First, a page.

Harding v. Pierce Hardy Real Estate, 628 So.2d at 463.
"Only `"[w]hen there is no genuine issue of material fact as to any element of an affirmative defense, and it is shown that the defendant is entitled to a judgment as a matter of law"' is a summary judgment [or a JML] proper. Wal-Mart Stores, Inc. v. Smitherman, 743 So.2d 442, 445 (Ala.1999) (quoting Bechtel v. Crown Central Petroleum Corp., 495 So.2d 1052, 1053 (Ala.1986)). "`If there is a genuine issue of material fact as to any element of the affirmative defense, summary judgment [or a JML] is inappropriate."' Id."
Denmark v. Mercantile Stores Co., 844 So.2d at 1195. See also Horne v. Gregerson's Foods, Inc., 849 So.2d 173, 176 (Ala. Civ.App.2002).
"`In determining whether there is a genuine issue of material fact as to each element of an affirmative defense, this Court must review the record in a light most favorable to the plaintiff (the nonmoving party) and must resolve all reasonable doubts against the defendant (the movant).'
"Bechtel v. Crown Cent. Petroleum Corp., 495 So.2d 1052, 1053 (Ala.1986), citing Autrey v. Blue Cross & Blue Shield of Alabama, 481 So.2d 345 (Ala. 1985)."
Ex parte Neese, 819 So.2d 584, 587 (Ala. 2001).
The customer's testimony that she observed the boxes and the ladder in the aisle and that she warned another customer "to be careful because the boxes and the ladder were trip hazards" establishes, as a matter of law, that the customer appreciated the danger of an open-and-obvious condition on the store premises. See Ex parte Mountain Top Indoor Flea Market, Inc., 699 So.2d at 162 (holding that "the plaintiff's testimony, in her deposition [that she knew rocks and gravel could be slippery], shows as a matter of law, that she appreciated the danger before she started across the graveled area"). See generally Ex parte Neese, 819 So.2d at 590 (holding that an "upside-down doormat, lying out in the rain, constituted an open and obvious danger on [the premises owner's] property, which [the invitee], in the exercise of reasonable care, should have recognized, as a matter of law").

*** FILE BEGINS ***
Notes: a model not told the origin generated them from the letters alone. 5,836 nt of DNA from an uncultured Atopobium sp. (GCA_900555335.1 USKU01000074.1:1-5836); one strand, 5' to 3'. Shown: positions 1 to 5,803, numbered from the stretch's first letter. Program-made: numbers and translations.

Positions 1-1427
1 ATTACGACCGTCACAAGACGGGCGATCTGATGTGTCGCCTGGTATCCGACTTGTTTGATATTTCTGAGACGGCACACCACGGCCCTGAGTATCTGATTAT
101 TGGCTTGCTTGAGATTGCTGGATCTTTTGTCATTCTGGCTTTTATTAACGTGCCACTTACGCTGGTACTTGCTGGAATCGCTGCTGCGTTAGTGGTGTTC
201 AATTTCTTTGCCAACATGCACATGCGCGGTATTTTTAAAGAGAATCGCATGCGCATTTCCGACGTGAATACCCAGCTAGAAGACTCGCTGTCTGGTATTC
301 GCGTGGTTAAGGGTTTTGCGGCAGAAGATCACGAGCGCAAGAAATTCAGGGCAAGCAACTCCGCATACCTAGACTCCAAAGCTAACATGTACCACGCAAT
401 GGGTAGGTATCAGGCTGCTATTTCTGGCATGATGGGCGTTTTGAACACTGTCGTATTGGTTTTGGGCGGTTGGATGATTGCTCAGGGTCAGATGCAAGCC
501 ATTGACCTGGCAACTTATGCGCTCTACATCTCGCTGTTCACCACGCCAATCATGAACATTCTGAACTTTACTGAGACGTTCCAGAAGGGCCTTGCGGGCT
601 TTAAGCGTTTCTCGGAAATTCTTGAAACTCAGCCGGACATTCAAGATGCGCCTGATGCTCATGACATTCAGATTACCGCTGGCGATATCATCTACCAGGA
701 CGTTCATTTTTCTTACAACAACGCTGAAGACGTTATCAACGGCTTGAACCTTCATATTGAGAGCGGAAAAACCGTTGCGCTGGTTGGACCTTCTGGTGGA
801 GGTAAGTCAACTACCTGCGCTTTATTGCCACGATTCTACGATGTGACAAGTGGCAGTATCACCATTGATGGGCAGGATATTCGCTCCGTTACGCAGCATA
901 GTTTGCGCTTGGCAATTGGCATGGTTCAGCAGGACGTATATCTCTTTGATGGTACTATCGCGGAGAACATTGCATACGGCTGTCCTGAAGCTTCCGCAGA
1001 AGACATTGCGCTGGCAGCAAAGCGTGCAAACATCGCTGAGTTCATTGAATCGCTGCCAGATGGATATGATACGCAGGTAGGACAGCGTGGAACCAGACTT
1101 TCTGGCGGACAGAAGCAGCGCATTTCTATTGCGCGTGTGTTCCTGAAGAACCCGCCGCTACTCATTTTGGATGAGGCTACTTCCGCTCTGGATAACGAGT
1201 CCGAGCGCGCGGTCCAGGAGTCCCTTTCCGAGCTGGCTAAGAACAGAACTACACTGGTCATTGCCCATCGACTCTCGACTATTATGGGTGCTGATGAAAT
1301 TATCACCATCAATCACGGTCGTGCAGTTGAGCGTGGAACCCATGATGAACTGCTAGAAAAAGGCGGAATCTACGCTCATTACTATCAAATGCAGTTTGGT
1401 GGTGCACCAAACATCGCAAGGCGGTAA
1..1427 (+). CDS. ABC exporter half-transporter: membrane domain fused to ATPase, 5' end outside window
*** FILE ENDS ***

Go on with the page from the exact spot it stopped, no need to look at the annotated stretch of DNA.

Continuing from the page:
"`"In order [for a factfinder] to conclude that the defect was `known,' the plaintiff must be aware of the existence of the condition and must appreciate the danger it involves. `Obvious' means that the condition and risk are apparent to, and would be recognized by, a reasonable person in the position of the invitee. Therefore, the `obvious' test is an objective one."'"
Ex parte Mountain Top Indoor Flea Market, Inc., 699 So.2d at 161 (quoting Hines v. Hardy, 567 So.2d 1283, 1284 (Ala.1990)).
Viewing the evidence in the light most favorable to the customer, there is simply no dispute regarding whether the customer saw the trip hazard in the store aisle, appreciated the danger of the trip hazard, and acted more carefully because of the perceived danger. The customer's testimony on redirect examination that she was not "concerned about the danger of things as [she was] walking down the aisle looking for a price tag" does not create a question of fact about whether she appreciated the existence of the trip hazard and was more careful because of that appreciation. At most, the testimony on redirect examination indicates that the customer, who appreciated the danger associated with the trip hazard and was more careful because of that appreciation, was not concerned or distressed about the hazard.
Because the evidence established, without dispute, all the elements of the store's open-and-obvious-hazard affirmative defense, the trial court erred by denying the store's motions for a JML. The judgment of the trial court is therefore reversed, and the cause is remanded with instructions to enter a judgment in favor of the store.
REVERSED AND REMANDED.
PITTMAN, MURDOCK, and BRYAN, JJ., concur.
THOMPSON, J., dissents, with writing.
THOMPSON, Judge, dissenting.
Although admittedly a close call, I believe the record in this case, viewed in a light most favorable to the customer with all doubts resolved against the store, see Ex parte Neese, 819 So.2d 584 (Ala.2001), supports the trial court's denial of the store's motion for a judgment as a matter of law. Therefore, I must respectfully dissent.